Opinion Columns & Blogs

Repeal ACA and install ‘Medicare For All’

Elizabeth Stone, 29, outside of INOVA Fairfax Hospital Center where she underwent an autologous stem-cell transplant in 2013, in Fairfax, VA, Tuesday, Oct. 24, 2017. Stone was diagnosed with lymphoma in her mid-20s, and with treatment has kept the cancer in check for five years. She doesn't qualify for subsidized premiums, but without the ACA she questions if any insurer would have covered her.
Elizabeth Stone, 29, outside of INOVA Fairfax Hospital Center where she underwent an autologous stem-cell transplant in 2013, in Fairfax, VA, Tuesday, Oct. 24, 2017. Stone was diagnosed with lymphoma in her mid-20s, and with treatment has kept the cancer in check for five years. She doesn't qualify for subsidized premiums, but without the ACA she questions if any insurer would have covered her. AP

“Americans who get their health insurance through government-sponsored or assisted plans, such as Medicare and Medicaid or veterans insurance, are more likely to be satisfied with the way the health-care system is working for them than those who have employer-paid insurance or who pay for insurance themselves.”

Gallup (11-6-15)

Modern Healthcare ran a column awhile back about the political death cycle of Medicare for all and proffered the opinion that it was not a valid replacement for the ACA. Based on the facts, I totally disagree.

I was in the health-care field for over 25 years as a state regulator, hospital system executive and national hospital service corporation VP and SVP. And, I was a Republican county commissioner and county party chairman in Georgia.

I understand both the business and political side of health-care reform, including the recent GOP efforts. But, my position may surprise you: the Affordable Care Act (Obamacare) does not go far enough either on access, cost containment or consumer protection. And, I do not support the radical views of former Secretary Tom Price of the Department of Health and Human Services and House Speaker Paul Ryan that Medicare should be changed to a voucher system and Medicaid be delegated to the states via block grants, throwing tens of millions off government insurance.

Folks who have no health insurance, 30 million Americans even after Obamacare (ACA), would have continued to have no insurance under the failed (but not truly dead) Price-Ryan policy initiatives while tens of millions more would have lost coverage. Tax credits (maximum of $3,000 in the original Price plan) are not sufficient to offset the premiums for a typical family (over $18,000). Furthermore, the majority of bankruptcies in America still happen because ordinary working people cannot pay these ridiculous medical bills — not because they are lazy, as some talk show hosts would have you believe.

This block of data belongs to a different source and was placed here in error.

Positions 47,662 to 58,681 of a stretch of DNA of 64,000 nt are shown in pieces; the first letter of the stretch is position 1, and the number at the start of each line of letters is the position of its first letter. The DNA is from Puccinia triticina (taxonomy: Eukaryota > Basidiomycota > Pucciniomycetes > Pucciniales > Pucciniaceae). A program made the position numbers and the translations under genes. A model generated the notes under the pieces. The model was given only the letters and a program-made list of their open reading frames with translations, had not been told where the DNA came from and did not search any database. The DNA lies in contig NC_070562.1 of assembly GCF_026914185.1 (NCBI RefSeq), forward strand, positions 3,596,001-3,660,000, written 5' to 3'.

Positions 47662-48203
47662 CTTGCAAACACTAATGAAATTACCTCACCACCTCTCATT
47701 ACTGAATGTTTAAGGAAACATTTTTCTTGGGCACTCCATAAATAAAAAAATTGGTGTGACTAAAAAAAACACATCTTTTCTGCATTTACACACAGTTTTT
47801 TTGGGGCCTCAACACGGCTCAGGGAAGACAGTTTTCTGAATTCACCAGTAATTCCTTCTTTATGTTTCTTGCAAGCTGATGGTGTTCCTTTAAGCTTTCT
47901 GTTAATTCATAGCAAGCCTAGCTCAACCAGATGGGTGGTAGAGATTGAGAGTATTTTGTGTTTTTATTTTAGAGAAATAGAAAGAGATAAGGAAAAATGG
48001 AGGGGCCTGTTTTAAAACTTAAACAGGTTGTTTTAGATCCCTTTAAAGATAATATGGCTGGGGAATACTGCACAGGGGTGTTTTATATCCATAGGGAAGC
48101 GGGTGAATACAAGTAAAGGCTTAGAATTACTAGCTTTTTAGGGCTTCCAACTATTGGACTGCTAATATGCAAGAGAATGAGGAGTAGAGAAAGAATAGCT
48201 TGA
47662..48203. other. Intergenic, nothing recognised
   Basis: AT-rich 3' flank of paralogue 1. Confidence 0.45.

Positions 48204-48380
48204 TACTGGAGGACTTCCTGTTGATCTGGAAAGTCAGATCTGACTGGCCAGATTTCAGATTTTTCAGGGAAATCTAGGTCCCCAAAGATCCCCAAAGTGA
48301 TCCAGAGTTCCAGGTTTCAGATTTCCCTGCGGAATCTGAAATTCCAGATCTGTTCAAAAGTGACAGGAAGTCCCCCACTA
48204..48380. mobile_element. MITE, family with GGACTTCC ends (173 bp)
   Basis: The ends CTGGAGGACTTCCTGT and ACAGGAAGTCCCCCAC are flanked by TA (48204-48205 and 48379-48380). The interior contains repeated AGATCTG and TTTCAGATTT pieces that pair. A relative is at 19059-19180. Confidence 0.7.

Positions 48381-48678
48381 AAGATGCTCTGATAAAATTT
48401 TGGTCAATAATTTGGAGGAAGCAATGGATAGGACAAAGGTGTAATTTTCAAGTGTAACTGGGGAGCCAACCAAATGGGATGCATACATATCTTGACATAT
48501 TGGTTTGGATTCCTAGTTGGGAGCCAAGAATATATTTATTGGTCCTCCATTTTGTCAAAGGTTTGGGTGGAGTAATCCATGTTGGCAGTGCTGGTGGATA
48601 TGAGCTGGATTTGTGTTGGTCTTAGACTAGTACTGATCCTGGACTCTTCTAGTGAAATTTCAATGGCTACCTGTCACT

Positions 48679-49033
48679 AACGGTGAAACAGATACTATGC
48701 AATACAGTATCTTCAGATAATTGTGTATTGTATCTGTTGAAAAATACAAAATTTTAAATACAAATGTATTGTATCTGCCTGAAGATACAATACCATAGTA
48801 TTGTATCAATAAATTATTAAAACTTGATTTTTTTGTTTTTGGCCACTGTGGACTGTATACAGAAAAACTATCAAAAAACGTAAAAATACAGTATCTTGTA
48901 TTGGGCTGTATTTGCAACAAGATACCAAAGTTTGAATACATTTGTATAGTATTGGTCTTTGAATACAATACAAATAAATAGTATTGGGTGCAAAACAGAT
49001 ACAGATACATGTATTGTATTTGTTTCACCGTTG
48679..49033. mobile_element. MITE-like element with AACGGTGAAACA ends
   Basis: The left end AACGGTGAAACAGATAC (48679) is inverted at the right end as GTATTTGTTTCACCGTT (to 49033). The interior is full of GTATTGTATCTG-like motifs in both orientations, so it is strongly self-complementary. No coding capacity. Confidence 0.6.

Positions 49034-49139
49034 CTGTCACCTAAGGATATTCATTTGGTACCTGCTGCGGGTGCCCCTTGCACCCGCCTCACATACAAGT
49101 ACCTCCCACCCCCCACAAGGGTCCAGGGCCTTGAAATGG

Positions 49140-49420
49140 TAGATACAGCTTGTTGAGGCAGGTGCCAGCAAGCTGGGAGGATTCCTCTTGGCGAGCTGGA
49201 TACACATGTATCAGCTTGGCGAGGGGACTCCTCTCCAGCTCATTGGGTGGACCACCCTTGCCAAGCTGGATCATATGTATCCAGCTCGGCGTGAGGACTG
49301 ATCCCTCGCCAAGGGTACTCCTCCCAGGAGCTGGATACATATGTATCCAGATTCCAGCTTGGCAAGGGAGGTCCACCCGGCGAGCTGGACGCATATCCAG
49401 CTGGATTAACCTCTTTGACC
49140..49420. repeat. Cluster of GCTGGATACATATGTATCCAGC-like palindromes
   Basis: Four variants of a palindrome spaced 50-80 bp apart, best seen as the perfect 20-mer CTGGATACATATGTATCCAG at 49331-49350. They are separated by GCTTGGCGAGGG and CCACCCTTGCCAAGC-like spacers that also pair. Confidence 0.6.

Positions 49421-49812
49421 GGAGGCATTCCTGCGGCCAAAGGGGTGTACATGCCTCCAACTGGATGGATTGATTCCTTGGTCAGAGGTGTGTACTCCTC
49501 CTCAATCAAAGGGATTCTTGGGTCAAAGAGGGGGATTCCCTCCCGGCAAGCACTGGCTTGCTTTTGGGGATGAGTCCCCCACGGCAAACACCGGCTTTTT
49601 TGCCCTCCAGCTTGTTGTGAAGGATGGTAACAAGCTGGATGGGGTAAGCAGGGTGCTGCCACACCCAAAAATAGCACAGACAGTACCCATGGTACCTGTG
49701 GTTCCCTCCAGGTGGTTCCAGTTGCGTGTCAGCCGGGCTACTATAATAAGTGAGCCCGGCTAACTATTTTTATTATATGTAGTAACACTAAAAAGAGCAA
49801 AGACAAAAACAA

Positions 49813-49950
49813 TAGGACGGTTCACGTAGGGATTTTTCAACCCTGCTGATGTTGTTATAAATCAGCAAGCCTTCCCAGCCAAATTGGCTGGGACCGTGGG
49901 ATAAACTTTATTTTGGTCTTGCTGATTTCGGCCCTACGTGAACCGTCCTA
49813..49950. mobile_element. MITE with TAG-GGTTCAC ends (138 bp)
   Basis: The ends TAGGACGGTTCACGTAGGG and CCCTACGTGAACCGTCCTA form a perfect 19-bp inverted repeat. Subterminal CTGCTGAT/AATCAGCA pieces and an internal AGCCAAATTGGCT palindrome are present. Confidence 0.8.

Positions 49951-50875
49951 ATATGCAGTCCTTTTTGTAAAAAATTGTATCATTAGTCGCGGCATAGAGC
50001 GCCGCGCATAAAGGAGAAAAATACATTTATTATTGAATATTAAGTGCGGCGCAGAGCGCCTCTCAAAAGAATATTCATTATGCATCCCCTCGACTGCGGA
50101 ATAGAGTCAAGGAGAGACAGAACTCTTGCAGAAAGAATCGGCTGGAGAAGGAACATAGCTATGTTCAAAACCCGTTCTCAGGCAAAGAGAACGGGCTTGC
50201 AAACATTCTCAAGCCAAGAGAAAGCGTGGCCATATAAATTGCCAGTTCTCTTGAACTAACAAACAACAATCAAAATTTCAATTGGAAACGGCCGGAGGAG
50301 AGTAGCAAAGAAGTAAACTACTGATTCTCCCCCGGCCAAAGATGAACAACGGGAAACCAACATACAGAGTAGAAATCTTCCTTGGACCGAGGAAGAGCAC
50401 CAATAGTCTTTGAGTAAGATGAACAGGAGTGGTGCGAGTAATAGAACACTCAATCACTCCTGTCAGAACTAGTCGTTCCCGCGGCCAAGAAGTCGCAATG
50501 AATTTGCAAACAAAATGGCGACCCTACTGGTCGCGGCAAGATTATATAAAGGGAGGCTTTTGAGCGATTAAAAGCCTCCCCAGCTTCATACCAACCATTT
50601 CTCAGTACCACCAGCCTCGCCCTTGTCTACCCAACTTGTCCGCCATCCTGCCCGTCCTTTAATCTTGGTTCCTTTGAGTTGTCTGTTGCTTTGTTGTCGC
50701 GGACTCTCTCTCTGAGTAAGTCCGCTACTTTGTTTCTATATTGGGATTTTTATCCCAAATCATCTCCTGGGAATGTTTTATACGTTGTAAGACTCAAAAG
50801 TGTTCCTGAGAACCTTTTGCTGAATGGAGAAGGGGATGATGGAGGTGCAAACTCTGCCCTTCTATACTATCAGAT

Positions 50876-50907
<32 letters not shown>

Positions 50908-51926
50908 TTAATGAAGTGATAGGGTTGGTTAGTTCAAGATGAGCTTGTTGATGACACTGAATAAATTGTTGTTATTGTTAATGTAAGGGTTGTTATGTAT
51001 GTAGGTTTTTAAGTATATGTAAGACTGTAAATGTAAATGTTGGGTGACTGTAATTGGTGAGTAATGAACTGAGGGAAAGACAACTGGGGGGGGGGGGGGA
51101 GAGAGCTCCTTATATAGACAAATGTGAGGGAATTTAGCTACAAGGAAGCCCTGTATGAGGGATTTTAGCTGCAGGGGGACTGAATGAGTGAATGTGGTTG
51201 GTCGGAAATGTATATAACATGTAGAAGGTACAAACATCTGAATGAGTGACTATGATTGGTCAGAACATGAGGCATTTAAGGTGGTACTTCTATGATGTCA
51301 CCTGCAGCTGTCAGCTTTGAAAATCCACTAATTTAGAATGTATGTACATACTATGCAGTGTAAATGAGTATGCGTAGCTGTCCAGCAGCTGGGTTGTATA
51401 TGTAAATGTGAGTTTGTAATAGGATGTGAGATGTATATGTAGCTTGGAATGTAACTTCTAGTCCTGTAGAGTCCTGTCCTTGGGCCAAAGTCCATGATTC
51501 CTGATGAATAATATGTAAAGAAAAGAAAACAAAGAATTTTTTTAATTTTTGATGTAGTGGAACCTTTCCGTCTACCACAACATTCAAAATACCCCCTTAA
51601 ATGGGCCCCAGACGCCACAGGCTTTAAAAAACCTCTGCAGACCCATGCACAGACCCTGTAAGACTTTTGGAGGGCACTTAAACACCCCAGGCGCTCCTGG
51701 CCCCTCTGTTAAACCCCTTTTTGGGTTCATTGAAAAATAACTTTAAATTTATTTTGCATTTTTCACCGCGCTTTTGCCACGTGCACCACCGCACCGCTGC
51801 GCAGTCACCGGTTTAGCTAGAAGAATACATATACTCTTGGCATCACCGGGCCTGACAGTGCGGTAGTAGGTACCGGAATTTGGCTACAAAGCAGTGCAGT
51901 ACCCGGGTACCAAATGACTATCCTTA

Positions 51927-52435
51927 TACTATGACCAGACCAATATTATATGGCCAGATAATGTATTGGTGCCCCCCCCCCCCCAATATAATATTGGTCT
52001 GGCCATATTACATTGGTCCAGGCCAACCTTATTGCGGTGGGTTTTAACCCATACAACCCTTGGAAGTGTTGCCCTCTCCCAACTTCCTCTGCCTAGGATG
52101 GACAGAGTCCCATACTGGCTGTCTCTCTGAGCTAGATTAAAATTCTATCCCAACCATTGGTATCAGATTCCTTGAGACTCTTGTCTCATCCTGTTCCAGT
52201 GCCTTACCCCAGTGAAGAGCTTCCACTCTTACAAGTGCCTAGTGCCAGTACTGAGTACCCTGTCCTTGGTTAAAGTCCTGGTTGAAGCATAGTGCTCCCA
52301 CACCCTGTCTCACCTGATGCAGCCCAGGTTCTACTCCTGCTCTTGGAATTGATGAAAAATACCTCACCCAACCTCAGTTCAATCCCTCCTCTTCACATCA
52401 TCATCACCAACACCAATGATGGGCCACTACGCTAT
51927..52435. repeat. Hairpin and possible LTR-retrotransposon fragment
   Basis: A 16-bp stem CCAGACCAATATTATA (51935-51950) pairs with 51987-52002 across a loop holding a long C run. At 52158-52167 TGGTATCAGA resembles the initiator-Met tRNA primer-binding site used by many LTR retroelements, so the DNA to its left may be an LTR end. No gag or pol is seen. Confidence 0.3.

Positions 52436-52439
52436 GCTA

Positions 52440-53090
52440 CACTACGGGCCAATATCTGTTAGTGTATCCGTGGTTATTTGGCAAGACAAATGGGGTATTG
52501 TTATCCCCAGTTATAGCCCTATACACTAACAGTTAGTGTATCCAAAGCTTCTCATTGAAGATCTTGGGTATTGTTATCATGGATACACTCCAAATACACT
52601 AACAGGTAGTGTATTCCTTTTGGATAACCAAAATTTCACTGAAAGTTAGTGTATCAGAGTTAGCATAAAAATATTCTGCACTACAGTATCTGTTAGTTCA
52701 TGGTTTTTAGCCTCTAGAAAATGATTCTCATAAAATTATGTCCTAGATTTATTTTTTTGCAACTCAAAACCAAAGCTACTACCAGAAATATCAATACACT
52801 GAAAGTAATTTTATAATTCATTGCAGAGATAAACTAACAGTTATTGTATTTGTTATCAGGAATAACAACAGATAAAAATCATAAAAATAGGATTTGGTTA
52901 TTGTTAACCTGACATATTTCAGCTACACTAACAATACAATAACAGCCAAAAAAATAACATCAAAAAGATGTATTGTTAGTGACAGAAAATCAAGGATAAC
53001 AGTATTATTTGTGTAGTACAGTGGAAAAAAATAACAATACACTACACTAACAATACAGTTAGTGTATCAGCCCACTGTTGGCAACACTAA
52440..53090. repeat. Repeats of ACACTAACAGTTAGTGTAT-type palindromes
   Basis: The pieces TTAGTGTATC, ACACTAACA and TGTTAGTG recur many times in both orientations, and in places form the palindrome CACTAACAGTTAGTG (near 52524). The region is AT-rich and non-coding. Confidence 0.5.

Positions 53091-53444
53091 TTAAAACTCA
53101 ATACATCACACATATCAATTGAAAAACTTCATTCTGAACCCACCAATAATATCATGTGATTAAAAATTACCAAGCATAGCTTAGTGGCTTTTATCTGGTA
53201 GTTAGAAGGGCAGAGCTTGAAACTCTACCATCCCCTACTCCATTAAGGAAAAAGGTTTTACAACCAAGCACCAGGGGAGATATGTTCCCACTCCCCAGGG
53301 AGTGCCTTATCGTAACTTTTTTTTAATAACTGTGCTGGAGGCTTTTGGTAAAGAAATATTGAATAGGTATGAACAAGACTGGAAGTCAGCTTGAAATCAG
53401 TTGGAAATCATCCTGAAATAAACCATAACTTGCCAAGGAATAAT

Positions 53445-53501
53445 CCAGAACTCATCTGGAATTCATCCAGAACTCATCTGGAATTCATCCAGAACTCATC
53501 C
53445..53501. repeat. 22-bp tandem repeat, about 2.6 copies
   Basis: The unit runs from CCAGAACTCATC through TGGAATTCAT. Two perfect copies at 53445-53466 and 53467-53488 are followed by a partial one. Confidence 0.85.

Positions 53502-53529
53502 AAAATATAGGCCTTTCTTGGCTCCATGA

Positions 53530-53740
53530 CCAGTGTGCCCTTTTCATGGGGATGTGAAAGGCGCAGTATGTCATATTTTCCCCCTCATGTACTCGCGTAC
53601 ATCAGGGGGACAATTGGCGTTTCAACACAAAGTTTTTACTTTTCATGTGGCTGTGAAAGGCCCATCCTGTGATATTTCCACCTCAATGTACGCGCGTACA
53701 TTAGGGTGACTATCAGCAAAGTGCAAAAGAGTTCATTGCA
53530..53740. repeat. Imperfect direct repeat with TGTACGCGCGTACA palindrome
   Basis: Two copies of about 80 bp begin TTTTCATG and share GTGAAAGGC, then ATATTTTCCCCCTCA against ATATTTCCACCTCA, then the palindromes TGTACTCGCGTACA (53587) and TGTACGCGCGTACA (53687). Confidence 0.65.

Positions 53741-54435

Not that folks with insurance are doing all that well either. Due to cost shifting by expense battered businesses, between 2003-2010, insurance premiums for covered families went up over 50 percent (Commonwealth Fund study) and co-payments/deductibles are rising as well. Gallup states that people getting insurance on their own are not as pleased (65 percent) as Medicare enrollees (77 percent). Those with employer based insurance are only a bit better (69 percent).

What is the solution to bankruptcy, premium escalation and other related issues? President Trump, Speaker Ryan and former Secretary Price wanted to abolish Obamacare (currently covering 20 million Americans) for starters, with little to replace it with other than an incoherent set of private market theories.

People on the right essentially want to do away with government insurance completely and have the powerless folks on the bottom negotiate individually or in small groups with providers, as was done a century ago. That goal is the not so hidden thrust behind health savings accounts, high deductible plans and much of the “Price-Ryan health policy agenda,” recently and conveniently adopted by Trump this year.

More realistic expert sources, such as the respected Physicians for a National Health Program (www.PNHP.org), believe that the only way to stop cost escalation, have affordable universal access and so forth is to have one payer to pay the bills, providing the leverage needed to offset big pharma and other special interest groups.

A single payer (Medicare For All) has the cards to play in this high stakes game, as opposed to powerless individuals who are at the mercy of well-funded, well organized entities like massive insurance and drug companies. And, Medicare has overhead of only 2 percent versus an average of 12 percent for insurance companies.

Jack Bernard was the first director of Health Planning for the state of Georgia and worked for national hospital systems. He retired as a senior level executive with a national healthcare firm.

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